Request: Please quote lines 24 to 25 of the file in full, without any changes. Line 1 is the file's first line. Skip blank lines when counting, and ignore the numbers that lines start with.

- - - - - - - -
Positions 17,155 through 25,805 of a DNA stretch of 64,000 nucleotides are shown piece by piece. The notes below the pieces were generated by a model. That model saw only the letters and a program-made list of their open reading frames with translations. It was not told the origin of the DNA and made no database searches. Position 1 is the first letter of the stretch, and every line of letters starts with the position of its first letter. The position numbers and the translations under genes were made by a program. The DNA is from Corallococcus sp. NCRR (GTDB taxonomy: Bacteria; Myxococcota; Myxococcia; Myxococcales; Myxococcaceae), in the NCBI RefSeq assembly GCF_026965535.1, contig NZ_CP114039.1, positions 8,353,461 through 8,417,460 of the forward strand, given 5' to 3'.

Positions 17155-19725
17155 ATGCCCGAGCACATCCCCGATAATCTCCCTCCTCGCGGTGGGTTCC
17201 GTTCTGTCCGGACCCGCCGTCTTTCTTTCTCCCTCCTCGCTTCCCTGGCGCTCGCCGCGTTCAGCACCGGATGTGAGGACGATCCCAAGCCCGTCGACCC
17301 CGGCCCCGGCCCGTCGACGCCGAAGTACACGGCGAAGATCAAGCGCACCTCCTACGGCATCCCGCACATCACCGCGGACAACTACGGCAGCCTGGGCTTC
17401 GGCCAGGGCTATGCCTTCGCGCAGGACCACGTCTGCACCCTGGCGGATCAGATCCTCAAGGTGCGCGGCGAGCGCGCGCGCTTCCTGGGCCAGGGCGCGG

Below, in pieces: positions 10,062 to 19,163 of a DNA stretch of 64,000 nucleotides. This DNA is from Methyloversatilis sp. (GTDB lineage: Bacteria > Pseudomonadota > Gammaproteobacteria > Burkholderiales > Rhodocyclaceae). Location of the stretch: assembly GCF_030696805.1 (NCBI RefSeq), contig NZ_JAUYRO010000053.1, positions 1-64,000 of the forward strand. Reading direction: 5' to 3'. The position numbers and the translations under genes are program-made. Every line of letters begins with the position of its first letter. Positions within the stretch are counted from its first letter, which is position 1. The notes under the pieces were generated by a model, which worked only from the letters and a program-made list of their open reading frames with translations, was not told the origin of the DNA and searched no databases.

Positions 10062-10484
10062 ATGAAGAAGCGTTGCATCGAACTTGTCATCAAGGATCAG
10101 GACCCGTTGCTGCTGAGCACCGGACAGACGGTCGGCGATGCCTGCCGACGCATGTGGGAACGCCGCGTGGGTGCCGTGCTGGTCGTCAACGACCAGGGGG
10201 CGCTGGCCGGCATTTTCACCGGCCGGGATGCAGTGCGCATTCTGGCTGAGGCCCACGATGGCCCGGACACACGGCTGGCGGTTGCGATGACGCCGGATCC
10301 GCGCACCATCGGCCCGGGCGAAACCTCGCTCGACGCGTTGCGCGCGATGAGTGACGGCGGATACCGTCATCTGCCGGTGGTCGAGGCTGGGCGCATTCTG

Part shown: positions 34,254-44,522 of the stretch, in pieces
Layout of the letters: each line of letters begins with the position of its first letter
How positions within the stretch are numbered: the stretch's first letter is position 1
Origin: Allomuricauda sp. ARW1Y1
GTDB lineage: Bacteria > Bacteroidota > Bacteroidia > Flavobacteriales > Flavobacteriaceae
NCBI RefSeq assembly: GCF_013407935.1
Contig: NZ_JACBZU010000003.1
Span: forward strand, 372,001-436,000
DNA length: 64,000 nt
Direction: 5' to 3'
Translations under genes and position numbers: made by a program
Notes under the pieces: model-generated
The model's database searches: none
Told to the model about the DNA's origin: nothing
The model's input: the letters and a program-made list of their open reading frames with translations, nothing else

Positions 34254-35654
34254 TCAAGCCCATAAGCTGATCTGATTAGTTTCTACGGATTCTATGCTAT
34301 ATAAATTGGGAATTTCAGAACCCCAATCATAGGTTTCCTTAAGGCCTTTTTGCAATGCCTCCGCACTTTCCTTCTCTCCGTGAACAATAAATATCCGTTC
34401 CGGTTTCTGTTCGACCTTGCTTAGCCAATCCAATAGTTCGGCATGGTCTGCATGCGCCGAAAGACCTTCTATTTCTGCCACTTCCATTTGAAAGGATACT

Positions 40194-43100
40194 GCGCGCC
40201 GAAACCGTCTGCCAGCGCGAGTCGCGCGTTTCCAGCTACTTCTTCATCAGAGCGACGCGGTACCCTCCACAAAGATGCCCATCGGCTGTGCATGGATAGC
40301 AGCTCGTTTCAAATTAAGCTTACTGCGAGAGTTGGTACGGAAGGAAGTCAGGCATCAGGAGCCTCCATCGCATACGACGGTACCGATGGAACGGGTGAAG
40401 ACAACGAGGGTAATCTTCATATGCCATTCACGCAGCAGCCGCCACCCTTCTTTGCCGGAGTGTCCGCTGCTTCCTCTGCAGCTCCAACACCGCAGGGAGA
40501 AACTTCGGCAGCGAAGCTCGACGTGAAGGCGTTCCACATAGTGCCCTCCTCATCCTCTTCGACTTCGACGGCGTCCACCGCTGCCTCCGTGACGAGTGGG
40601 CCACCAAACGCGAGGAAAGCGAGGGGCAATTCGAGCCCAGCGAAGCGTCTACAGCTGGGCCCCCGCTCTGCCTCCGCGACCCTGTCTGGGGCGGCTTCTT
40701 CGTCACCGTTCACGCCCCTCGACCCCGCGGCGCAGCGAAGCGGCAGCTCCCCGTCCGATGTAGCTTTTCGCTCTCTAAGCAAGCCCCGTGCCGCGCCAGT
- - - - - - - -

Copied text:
Notes under the pieces: model-generated
The model's database searches: none